Senator Deb Fischer says she’s disappointed the Senate failed to pass the Keystone XL bill.
Fischer says construction of the oil pipeline is long overdue.
“As you know, the debate is not over and I look forward to a robust discussion on this project early next year, where we’re going to be free from the political theater that has dominated the Senate this past few days,” Fischer tells Nebraska reporters during a conference call.
Louisiana Senator Mary Landrieu, a Democrat from Louisiana, pushed for a vote on the bill, which many considered a key to her re-election bid. Landrieu faces a run-off election next month.
The Senate failed by one vote to approve the bill, which passed the House last week. Fischer and Sen. Mike Johanns joined other Republicans in the Senate in support of the bill. It needed 60 votes to break a filibuster waged by opponents and force a vote. Landrieu could only muster 59.
“It’s disappointing,” Fischer says, “because there were some Democrat senators who have voted for Keystone bills in the past and, when it came down to it, they wouldn’t vote for it when it mattered.”
Fischer says Keystone XL will return to the Senate next year when Republicans take control of the majority.
Fischer says the vote spared President Barack Obama from having to make a decision.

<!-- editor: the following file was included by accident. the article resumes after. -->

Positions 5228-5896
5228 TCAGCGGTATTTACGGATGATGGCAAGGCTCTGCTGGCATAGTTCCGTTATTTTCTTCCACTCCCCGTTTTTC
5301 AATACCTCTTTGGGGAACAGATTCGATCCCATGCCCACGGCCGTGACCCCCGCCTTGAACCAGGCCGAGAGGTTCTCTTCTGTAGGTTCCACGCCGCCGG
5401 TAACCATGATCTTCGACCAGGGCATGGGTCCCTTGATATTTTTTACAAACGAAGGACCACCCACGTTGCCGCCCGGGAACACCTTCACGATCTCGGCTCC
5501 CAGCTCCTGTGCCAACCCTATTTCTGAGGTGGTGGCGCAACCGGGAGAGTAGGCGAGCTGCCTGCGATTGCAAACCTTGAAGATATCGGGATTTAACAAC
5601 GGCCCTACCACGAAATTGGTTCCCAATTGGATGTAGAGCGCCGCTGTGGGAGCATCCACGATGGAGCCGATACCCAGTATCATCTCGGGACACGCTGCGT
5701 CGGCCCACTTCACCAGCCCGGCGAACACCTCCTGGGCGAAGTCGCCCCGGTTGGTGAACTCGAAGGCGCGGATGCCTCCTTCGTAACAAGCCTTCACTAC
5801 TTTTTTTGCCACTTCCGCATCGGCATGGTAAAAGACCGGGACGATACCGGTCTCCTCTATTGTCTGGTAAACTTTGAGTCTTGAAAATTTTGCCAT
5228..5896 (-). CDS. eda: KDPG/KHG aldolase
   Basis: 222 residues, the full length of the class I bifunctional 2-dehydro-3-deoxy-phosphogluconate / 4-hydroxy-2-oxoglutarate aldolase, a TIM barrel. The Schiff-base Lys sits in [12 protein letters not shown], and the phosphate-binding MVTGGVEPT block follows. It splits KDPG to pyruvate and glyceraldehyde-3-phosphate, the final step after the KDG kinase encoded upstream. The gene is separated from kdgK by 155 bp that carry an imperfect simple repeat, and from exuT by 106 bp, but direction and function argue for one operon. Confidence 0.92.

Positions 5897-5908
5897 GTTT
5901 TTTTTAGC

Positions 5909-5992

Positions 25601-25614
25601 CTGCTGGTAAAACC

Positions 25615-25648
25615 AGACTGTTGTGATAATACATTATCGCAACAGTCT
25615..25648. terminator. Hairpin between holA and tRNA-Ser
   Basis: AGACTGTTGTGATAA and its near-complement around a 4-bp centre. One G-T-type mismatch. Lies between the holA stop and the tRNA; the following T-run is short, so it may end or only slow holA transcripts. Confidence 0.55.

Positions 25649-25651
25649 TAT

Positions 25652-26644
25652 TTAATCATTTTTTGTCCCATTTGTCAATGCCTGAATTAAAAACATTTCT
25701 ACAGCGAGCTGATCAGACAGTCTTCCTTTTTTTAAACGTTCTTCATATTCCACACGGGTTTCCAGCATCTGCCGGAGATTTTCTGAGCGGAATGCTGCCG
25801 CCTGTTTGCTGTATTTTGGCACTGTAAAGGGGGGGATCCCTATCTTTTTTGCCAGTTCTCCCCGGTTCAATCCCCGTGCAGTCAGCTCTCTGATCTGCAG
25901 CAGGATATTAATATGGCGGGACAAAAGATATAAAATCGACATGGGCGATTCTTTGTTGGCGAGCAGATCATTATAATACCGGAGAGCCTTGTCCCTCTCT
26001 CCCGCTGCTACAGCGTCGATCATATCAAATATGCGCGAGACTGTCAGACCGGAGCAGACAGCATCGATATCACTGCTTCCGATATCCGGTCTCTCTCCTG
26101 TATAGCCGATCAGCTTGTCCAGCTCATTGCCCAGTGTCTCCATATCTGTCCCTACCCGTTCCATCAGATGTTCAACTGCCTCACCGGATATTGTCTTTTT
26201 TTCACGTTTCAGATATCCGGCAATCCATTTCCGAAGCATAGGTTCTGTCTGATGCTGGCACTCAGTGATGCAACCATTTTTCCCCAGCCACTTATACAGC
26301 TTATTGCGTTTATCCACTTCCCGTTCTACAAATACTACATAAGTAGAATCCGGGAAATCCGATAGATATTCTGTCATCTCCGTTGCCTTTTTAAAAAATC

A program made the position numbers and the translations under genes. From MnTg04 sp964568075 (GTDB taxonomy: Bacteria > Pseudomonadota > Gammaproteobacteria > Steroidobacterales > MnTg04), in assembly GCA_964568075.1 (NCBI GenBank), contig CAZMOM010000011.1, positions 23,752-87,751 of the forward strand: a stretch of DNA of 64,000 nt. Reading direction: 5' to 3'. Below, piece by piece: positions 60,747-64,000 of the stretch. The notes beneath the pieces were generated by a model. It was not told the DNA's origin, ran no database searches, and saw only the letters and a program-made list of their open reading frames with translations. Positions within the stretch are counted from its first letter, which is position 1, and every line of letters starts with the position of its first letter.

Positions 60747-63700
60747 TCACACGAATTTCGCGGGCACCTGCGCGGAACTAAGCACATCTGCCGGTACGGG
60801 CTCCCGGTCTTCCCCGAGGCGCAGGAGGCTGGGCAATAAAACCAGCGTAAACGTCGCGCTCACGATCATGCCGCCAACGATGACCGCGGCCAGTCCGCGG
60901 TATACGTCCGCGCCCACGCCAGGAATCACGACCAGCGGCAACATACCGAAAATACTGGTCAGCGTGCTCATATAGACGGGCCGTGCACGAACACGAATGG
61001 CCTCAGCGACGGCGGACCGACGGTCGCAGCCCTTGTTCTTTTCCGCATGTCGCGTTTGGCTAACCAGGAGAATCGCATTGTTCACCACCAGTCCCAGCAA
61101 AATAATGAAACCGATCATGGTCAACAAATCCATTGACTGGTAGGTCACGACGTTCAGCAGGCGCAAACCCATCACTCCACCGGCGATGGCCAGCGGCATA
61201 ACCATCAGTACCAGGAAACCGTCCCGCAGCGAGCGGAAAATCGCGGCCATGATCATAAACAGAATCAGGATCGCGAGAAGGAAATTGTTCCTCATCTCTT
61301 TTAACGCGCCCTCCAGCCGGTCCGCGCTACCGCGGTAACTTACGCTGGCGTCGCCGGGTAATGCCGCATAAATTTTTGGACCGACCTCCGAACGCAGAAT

“I don’t think the president wants to make a decision on the bill,” Fischer says. “I think that maybe played in to Sen. Landrieu only getting 59 votes. Her own party, the majority party, did not support a senator who I think was doing this, because she’s facing a run-off election in her state in December.”
Fischer says the president is torn between two groups who support him: unions which support Keystone and environmentalists who oppose it.
TransCanada needs a presidential permit to cross the Canadian-American border to build the pipeline which would take crude produced from the oil sands in western Canada to refineries in the Gulf Coast. The southern portion of Keystone XL, from Cushing, OK to the Gulf in Texas is operating. The northern portion would construct the pipeline from western Canada to southern Nebraska, where it could connect with the southern portion.
Keystone XL is an $8 billion project that supporters say would provide energy security for the country and create jobs, while detractors say it will harm the environment.